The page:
THE COLOR OF MONEY: Talk about good timing. In January, when Doubleday picked James McBride to cowrite Quincy Jones’ upcoming autobiography, the writer was merely a former journalist and author of a well-received memoir, The Color of Water: A Black Man’s Tribute to His White Mother. Nine months later, McBride is no mere author but a name: Water is the No. 1 paperback on the New York Times best-seller list. ”I thought, If you can find out the story of your mother’s life when she’s not cooperating with you [she was reluctant to have her son probe into her past], you can find out anything,” says Pat Mulcahy, editor in chief of Doubleday, on why the publishing house tapped McBride for the job. She now expects readers to buy the book, due next year, because of both McBride’s name and Jones’.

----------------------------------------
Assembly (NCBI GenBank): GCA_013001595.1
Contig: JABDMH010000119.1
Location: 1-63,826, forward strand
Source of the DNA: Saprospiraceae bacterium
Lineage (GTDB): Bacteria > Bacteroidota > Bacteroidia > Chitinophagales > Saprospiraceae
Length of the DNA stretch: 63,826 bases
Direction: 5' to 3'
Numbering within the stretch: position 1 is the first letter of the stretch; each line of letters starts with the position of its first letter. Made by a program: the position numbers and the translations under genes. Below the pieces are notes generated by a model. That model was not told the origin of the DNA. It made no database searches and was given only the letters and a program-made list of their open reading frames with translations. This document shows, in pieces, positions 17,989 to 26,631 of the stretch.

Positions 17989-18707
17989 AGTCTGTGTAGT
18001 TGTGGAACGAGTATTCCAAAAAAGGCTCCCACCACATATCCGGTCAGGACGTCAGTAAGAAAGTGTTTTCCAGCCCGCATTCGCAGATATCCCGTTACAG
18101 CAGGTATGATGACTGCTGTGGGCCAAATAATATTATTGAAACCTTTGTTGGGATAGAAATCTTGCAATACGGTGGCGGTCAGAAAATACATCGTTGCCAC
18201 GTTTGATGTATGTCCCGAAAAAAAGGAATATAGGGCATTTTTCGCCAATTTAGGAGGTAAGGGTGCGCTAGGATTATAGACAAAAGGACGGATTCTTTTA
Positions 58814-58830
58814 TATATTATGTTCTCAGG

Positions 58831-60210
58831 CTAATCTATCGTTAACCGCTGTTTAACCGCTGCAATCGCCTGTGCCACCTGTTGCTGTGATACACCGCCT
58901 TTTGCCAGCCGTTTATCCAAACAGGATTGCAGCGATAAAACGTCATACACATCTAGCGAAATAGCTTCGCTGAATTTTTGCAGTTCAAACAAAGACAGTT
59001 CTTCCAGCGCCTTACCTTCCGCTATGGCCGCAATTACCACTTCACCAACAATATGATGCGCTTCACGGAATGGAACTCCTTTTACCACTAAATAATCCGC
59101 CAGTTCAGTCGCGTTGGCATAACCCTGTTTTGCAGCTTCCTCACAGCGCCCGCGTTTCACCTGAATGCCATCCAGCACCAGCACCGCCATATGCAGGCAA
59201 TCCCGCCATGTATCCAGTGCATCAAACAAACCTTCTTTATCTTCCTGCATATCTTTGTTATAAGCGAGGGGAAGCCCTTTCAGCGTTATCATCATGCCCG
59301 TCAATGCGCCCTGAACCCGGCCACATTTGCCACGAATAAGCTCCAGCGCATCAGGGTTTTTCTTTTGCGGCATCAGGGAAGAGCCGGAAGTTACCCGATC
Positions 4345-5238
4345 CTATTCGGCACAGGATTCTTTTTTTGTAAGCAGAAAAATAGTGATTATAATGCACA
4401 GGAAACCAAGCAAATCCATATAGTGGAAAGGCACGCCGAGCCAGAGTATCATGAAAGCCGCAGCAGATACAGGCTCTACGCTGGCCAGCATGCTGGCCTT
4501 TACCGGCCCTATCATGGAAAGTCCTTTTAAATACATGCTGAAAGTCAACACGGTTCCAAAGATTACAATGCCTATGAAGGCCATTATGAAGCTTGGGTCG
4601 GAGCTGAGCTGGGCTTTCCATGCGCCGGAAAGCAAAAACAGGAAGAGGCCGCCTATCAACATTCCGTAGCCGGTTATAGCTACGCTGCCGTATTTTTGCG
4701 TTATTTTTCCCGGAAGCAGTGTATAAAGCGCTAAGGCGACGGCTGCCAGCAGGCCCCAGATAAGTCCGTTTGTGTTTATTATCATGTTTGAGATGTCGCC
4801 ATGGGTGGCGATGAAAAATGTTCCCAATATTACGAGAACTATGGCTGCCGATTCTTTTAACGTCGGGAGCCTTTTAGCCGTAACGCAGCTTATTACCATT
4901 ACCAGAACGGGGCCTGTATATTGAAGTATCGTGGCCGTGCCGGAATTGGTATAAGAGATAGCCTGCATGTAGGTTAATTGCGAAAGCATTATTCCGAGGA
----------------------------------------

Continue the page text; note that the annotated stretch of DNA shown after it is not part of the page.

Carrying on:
FACE-OFF: When is a movie tie-in not a movie tie-in? When Oliver Stone won’t let you use movie stills on the book’s cover. Stray Dogs, a first novel by John Ridley, is coming out in paperback this month — only four months after its hardcover publication and just in time for the October release of U-Turn, the thriller Stone directed based on the book. (It stars Sean Penn.) The cover art fell victim to the fight that ensued when Stone demanded Ballantine delay the original publication; he didn’t want the ending revealed to moviegoers. The publisher refused, and Stone banned Ridley — who wrote the screenplay — from the set. Though novelist and director have reportedly made up, Ballantine was still left without the pix — and had to be content with the blurb ”Read the book that the motion picture U-Turn is based on.” Ballantine executive editor Peter Borland says he isn’t sorry: ”We did what we wanted to do; we’ve established John as a novelist.”